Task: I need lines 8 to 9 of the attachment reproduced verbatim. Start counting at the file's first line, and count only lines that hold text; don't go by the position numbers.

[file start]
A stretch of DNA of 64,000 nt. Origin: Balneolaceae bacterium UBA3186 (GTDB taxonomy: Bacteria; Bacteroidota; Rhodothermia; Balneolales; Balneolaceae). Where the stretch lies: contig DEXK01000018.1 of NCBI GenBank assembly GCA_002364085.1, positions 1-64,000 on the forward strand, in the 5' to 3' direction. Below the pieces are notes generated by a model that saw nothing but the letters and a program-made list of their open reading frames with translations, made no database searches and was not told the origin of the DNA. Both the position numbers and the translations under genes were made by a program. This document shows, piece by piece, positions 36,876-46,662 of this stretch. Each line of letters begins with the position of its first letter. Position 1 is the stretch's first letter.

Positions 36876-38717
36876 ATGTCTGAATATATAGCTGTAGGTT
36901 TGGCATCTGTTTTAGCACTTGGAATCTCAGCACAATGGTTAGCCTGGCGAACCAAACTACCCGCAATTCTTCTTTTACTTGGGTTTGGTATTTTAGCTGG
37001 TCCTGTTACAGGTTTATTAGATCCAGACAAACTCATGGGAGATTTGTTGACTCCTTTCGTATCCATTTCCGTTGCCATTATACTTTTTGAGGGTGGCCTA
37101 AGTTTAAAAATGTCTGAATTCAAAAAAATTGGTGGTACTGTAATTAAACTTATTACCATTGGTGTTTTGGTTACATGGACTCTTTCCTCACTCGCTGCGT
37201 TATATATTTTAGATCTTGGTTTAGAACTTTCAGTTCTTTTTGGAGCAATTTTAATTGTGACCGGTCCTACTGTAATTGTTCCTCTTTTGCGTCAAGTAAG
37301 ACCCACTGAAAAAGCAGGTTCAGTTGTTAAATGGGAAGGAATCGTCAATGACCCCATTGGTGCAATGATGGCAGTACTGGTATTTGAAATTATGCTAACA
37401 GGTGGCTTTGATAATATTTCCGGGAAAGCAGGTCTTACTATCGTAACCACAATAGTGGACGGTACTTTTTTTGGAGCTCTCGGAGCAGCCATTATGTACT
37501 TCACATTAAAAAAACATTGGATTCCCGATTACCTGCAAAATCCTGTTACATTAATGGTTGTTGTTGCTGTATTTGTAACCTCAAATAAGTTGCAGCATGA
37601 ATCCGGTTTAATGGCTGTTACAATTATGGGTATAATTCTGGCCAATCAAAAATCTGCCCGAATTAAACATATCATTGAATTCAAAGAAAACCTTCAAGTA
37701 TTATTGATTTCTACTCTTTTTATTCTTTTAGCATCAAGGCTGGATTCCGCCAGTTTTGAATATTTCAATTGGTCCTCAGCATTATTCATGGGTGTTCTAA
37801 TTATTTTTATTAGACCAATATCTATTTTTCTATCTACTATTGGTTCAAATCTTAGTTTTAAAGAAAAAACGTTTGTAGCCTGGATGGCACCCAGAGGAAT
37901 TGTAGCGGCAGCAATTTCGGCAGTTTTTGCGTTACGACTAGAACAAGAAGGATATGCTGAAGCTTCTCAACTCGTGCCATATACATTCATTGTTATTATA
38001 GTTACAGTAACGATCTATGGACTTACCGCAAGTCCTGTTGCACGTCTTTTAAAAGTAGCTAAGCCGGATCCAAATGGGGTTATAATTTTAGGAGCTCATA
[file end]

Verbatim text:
37301 ACCCACTGAAAAAGCAGGTTCAGTTGTTAAATGGGAAGGAATCGTCAATGACCCCATTGGTGCAATGATGGCAGTACTGGTATTTGAAATTATGCTAACA
37401 GGTGGCTTTGATAATATTTCCGGGAAAGCAGGTCTTACTATCGTAACCACAATAGTGGACGGTACTTTTTTTGGAGCTCTCGGAGCAGCCATTATGTACT